Egypt Egypt Egypt
26th Dynasty: 664 BC - 525 BC

Peftjauneith


The outside of the coffin shows how Peftjauneith was depicted in the guise of the god Osiris himself. This is indicated by the striated divine wig, the divine beard, and the green face (in Egypt green was the colour of vegetation and new life).

A splendid collar lies on the chest, with underneath a depiction of the sky goddess, Nut, with her outspread wings. A spell from the Book of the Dead has been written on the abdomen. Each individual hieroglyph is a self-contained picture full of detail.

650 BC, 36 x 63 x 240 cm
Photo (left and centre): Don Hitchcock 2014
Source: Original, Rijksmuseum van Oudheden, National Museum of Antiquities, Leiden.

Photo (right): https://www.google.com/culturalinstitute/asset-viewer/mummy-coffin-of-peftjauneith/fgHXTUWHOSv4wg?projectId=art-project
Text: http://www.rmo.nl/english/collection/highlights/egyptian-collection/coffin-mummy-peftjauneith




Egypt
26th Dynasty: 664 BC - 525 BC

Peftjauneith


The face depicted on the coffin is full of character, and the photographer has done a wonderful job.

Photo: © Michiel 2005, http://www.ipernity.com/doc/288839/18779571




Egypt Egypt
Circa 25th - 31st Dynasty: 760 BC - 335 BC

Haytemhat


Mummy coffin of Haytemhat.

27 x 58 x 186 cm

Photo (left): Don Hitchcock 2014
Source: Original, Rijksmuseum van Oudheden, National Museum of Antiquities, Leiden.

Photo (right): https://www.google.com/culturalinstitute/asset-viewer/mummy-coffin-of-haytemhat/nAEZIWwJ0HkEIA?projectId=art-project




Each part of the mummy coffin has a story to tell:

Egypt
Divine wig:

The deceased has become one with the gods, particularly Osiris, and now wears the divine wig.

Often, the deceased is also wearing the crooked divine beard. In this case, it is absent, as it involves a woman.

Photo: Don Hitchcock 2014
Source: Original, Rijksmuseum van Oudheden, National Museum of Antiquities, Leiden.


Egypt
Facial colours:

Yellow is the skin colour of women, red of men. Green is the skin colour of Osiris, the colour of plants and new life. Gold is the skin colour of the gods.

Photo: Don Hitchcock 2014
Source: Original, Rijksmuseum van Oudheden, National Museum of Antiquities, Leiden.


Egypt
Collar:

The collar protects the chest and the heart. Floral motifs are a symbol of new life. The falcon heads on the shoulders represent Re-Horakhty, the reborn sun god.

Photo: Don Hitchcock 2014
Source: Original, Rijksmuseum van Oudheden, National Museum of Antiquities, Leiden.


Egypt
Goddess of heaven:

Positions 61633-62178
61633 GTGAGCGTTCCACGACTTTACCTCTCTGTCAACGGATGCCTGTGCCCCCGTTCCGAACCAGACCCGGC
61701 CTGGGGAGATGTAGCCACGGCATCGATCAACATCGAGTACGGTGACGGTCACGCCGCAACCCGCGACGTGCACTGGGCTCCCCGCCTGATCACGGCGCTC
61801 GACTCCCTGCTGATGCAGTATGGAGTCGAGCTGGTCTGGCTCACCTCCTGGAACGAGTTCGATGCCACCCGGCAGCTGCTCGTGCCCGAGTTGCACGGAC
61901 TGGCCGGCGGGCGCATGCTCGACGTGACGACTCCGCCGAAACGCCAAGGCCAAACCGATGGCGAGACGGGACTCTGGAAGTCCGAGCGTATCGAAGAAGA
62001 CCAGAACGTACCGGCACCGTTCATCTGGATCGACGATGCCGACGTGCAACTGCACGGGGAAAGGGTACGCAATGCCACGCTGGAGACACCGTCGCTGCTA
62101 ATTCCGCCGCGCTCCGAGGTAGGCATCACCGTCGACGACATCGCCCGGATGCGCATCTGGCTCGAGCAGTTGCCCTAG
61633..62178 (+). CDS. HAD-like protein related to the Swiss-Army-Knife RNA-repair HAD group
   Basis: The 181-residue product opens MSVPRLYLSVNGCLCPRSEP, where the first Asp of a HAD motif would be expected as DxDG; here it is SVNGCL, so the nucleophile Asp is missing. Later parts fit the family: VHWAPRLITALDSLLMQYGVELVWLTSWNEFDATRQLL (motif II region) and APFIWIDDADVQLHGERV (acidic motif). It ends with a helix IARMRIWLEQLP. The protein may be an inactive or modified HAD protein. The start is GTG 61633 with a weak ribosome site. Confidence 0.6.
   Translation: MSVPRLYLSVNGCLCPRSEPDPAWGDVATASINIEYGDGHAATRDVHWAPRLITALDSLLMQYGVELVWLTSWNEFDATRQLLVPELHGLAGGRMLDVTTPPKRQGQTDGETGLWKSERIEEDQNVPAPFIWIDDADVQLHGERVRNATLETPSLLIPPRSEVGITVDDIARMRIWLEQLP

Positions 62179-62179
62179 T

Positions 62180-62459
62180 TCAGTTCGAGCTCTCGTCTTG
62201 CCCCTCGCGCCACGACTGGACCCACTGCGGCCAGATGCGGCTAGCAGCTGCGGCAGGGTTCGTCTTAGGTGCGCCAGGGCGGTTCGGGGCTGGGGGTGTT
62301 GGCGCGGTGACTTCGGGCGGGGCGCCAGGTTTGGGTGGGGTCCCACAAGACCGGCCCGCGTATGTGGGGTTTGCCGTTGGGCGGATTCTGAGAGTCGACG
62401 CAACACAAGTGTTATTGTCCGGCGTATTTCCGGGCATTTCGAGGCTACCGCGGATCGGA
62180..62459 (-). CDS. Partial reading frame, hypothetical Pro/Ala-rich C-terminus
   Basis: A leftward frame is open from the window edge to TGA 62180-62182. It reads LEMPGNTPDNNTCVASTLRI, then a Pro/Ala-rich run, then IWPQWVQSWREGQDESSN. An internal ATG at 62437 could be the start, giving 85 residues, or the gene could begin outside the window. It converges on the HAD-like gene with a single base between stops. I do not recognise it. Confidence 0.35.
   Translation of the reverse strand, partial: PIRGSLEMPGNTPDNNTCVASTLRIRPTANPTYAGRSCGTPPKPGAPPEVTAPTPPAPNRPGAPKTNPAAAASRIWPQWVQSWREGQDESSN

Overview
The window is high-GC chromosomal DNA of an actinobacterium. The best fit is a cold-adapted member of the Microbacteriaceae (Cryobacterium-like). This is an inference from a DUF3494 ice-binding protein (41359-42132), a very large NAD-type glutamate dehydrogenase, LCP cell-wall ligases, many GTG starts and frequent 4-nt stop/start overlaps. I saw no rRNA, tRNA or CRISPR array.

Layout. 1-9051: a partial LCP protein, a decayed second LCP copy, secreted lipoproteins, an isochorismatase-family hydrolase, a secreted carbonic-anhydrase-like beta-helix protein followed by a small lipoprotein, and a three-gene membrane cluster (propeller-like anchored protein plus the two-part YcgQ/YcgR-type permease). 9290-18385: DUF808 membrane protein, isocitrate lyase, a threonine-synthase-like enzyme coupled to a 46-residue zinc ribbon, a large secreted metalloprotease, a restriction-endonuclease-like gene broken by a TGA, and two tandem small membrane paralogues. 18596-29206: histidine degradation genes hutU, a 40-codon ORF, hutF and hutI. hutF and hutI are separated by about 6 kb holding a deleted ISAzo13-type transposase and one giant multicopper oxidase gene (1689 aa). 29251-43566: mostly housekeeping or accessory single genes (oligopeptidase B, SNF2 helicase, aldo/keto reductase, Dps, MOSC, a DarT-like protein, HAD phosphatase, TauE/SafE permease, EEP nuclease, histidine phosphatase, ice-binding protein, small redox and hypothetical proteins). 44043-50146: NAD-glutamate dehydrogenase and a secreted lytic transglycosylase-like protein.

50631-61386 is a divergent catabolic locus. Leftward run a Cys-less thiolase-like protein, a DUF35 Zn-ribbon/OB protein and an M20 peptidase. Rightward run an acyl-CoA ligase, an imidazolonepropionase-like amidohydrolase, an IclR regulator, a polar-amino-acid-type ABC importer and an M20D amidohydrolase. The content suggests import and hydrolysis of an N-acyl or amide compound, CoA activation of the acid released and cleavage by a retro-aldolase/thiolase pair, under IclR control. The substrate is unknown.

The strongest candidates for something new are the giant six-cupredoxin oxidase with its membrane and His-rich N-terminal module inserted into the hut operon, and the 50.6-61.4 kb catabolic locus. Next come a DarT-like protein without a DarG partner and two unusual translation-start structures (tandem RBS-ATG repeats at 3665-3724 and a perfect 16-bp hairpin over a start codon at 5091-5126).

The goddess Nut spreads her wings across the deceased to take them up to heaven.

The lid of the coffin itself symbolises heaven.

Photo: Don Hitchcock 2014
Source: Original, Rijksmuseum van Oudheden, National Museum of Antiquities, Leiden.


Egypt
Death demons:

These gods keep watch over the body of Osiris, and therefore of this mummy.

In the text column in front of each god, a magic spell is written which he recites to protect the deceased.

Photo: Don Hitchcock 2014
Source: Original, Rijksmuseum van Oudheden, National Museum of Antiquities, Leiden.


Egypt
Anubis:

This god is depicted with a jackal's head or as a prostrate jackal. He protects the embalming and the cemetery.

Photo: Don Hitchcock 2014
Source: Original, Rijksmuseum van Oudheden, National Museum of Antiquities, Leiden.




Egypt


This burial casket shows a man with the divine wig, divine beard, and arms originally holding sceptres, obviously an important person.

Photo: Don Hitchcock 2014
Source: Original, Rijksmuseum van Oudheden, National Museum of Antiquities, Leiden.




It should be realised that these magnificent burial caskets, and the religion that was part and parcel of it, was something which applied only to the rich, to the elite, the ruling classes. The ordinary workers knew nothing of the religion, nor could they aspire to the excesses of the burial rituals and associated caskets and grave goods:
Excavating a shallow grave in sandy soil and getting a few rocks ready to cover the ground after the burial to protect the corpse from scavenging jackals was a matter of a few hours, performed close to the burial itself. Such tombs satisfied the needs of the vast majority of Egyptians throughout history.

Those who could afford it, may have preferred a more substantial tomb, built underground of mudbrick or even of stone. These were typically simple structures containing one or two small rooms, sometimes with a staircase for easy access. People aspiring to a genteel after-life-style beyond their means, bought at times themselves space in a neighbour's tomb:

List of valuables given to the owner of this tomb by Sebekhotep for burying his father in it: Small barley: 2 sacks; emmer: 3 sacks; tigernuts; 1 sack; setep-cloth: 50 square cubits; axe: 1; wab-garment: 1 (Things) which Wamet has given to his father which he will give to whomever he wants to: Small barley: 4 sacks; des-vessels: 2

But already in predynastic times such unimpressive graves did not satisfy the elite. The tomb itself became deeper, the superstructure more massive, culminating in the pyramids of the 4th dynasty. After the excesses of Khufu and his successors better judgment prevailed, and the tombs of subsequent kings and their families were more reasonably sized. Still, they required years of planning and execution at great expense.

After the Middle Kingdom the royals abandoned pyramids, opting instead for burials in graves cut into the living rock of the Upper Egyptian mountains. These tombs were at times similar to huge warrens with many passage ways and rooms, capable of accommodating large numbers of deceased family members. If the reason for hiding the burial places under mountains was to afford better protection from tomb robbers, then they were a sad disappointment: almost all the graves were broken into and robbed, sometimes only decades after they had been excavated.